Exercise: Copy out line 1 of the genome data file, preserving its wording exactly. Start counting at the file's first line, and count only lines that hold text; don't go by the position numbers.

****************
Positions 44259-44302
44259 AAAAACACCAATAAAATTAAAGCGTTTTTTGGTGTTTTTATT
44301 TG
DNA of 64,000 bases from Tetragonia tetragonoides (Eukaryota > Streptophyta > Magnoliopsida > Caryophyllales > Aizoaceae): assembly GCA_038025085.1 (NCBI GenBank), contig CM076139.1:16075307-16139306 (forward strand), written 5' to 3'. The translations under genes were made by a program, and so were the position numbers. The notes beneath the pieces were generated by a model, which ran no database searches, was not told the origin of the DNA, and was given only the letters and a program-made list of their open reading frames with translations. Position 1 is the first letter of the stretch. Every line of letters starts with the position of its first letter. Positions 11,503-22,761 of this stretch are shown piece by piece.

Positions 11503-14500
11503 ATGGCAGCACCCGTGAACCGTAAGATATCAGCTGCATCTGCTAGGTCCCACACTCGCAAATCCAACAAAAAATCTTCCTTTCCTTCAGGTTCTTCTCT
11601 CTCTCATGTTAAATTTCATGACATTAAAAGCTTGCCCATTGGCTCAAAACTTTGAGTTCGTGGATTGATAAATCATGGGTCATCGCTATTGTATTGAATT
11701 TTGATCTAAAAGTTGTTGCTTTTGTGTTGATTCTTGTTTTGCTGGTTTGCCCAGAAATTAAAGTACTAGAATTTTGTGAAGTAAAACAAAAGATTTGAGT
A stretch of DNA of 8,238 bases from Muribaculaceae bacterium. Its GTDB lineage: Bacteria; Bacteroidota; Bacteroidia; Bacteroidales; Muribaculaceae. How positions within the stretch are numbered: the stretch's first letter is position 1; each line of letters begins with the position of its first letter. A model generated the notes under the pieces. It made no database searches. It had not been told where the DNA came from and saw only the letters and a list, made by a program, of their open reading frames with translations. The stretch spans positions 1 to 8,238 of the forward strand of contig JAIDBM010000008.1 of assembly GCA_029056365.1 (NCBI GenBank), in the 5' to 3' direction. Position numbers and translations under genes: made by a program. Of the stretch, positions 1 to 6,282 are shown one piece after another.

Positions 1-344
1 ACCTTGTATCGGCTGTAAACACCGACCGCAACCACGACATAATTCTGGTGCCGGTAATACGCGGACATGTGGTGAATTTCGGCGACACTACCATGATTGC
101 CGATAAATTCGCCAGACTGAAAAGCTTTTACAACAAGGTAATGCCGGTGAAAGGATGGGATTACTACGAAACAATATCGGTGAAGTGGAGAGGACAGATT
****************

Positions 44259-44302